Ethiopian government troops have launched a three-pronged attack on secessionist forces in Eritrea. But according?
GV PAN OVER Delegates seated listening to speech.
CU Lieutenant-Colonel Berhanu Bay???h speaking to meeting in Amharic.
SV Delegates applauding.
Despite the fact that Soviet and Cuban advisors and troops are not involved int he fighting in Eritrea the Ethiopian government has vowed involved int he fighting in Eritrea the Ethiopian government has vowed to crush the rebellion and to this end the People's Militia and the regular armed forces are being mobilised to maintain military pressure on the rebels.
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Background: Ethiopian government troops have launched a three-pronged attack on secessionist forces in Eritrea. But according to a spokesman for the guerrilla movement, the attack has been stalled on the border. However they added that fighting was continuing near the Mareb river north of Aduwa in neighbouring Tigre province, at Adi Daro in central Liberation Front said nearly 1,000 Ethiopian troops had been killed in two of the battles. Ethiopian forces are also besieged in Asmara and the guerrilla spokesman said the fighting might intensify when the government troops try to break out of their enclaves.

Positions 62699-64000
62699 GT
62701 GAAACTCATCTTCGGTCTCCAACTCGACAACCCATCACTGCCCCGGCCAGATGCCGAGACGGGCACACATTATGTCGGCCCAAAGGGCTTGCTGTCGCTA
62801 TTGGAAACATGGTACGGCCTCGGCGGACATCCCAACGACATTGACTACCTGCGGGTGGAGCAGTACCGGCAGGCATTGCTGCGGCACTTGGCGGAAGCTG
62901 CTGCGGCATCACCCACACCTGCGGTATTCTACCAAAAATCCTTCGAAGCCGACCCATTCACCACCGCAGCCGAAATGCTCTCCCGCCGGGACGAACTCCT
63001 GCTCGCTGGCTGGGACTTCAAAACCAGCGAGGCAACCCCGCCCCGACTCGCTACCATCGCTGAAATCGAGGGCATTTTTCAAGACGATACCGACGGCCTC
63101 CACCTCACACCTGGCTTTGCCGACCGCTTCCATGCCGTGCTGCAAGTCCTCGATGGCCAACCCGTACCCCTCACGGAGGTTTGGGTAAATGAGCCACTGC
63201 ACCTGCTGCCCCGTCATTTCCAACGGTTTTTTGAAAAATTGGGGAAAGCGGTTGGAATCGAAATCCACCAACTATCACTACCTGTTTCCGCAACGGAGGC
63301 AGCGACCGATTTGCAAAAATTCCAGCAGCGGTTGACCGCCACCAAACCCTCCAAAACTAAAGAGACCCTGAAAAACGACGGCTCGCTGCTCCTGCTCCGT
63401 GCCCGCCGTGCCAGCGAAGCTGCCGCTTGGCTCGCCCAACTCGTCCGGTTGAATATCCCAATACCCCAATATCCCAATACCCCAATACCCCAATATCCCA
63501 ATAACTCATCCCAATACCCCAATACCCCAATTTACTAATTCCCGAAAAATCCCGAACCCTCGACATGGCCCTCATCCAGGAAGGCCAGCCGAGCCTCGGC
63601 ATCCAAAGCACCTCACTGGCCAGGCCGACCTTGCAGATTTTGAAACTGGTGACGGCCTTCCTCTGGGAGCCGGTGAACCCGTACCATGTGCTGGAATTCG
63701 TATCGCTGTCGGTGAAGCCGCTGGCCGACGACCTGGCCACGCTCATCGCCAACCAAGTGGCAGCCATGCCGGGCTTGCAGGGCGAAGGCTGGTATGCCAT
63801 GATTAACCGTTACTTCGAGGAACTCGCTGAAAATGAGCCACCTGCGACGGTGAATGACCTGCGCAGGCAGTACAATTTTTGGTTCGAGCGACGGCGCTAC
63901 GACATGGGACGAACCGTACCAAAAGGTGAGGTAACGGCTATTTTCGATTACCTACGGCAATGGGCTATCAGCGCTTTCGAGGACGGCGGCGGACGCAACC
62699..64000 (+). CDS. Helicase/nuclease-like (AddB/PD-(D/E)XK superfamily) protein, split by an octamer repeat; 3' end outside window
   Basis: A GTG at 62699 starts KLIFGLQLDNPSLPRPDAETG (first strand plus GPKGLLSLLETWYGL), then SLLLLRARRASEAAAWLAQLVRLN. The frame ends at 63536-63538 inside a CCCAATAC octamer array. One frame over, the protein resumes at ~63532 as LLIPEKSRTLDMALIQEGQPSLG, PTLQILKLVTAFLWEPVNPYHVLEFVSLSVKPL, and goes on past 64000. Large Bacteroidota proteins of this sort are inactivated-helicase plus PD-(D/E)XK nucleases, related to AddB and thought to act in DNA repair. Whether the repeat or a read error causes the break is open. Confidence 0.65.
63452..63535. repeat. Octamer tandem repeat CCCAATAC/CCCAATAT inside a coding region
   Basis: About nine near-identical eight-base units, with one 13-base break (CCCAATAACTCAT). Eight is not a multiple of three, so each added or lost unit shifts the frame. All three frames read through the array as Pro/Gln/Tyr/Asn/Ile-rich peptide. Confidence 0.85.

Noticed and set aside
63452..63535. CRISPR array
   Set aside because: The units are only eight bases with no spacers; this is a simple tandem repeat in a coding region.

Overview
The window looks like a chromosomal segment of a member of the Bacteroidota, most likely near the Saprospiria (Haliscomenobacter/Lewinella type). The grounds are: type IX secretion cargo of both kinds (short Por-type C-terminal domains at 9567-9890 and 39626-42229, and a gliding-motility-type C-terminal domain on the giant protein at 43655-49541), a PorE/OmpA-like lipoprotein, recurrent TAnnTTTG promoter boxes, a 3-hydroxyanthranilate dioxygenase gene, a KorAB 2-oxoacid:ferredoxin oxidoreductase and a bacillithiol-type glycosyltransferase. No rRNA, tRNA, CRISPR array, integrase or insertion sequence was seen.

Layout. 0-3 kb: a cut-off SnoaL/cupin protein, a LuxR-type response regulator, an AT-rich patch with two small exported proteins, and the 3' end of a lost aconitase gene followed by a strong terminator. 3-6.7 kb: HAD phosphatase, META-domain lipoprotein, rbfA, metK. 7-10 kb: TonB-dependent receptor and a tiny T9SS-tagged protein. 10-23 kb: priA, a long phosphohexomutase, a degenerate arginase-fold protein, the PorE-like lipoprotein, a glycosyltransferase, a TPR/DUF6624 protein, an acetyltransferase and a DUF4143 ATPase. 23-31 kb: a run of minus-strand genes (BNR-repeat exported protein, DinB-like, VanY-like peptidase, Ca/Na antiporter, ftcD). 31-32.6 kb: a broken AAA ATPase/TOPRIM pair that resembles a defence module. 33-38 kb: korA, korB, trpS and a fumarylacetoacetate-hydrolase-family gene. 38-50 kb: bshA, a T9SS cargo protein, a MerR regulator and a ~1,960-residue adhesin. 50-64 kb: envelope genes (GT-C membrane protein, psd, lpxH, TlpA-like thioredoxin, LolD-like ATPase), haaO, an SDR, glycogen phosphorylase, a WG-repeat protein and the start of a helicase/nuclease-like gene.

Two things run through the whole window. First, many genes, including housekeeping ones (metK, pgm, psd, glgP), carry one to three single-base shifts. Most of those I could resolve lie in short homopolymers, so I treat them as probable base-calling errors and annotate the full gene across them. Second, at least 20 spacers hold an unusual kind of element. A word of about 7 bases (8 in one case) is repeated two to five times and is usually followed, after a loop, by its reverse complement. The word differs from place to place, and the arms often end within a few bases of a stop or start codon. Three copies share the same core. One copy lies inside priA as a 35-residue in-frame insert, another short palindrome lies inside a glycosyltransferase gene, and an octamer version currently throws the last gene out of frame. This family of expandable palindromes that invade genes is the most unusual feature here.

SYNOPSIS: Meanwhile in Addis Ababa A 10-day seminar was held last week to review the problems of the Eritrean war. What emerged from the many speeches and discussion groups was that the Ethiopian leadership regards the secessionist forces as "reactionary".
One of the speakers was Lieutenant-Colonel Berhanu Bayih of the Standing Committee on Foreign Affairs. He said that no effort had been spared to start dialogue with the separatists and that despite efforts at making contact none had been successful. However in Beirut on Thursday (29 June) two spokesmen for the Eritrean guerrilla organisation offered to start talks with the Ethiopian government with a view to ending the 17-year-old war. Both the Ethiopian government and the Eritrean rebels maintain a solidly Marxist line in all their public utterances. The Beirut news conference followed a secret trip to Moscow by Eritrean Liberation Front leader Ahmed Nasser and both the Soviet Union and Cuba are known to favour bringing the two sides to the conference table.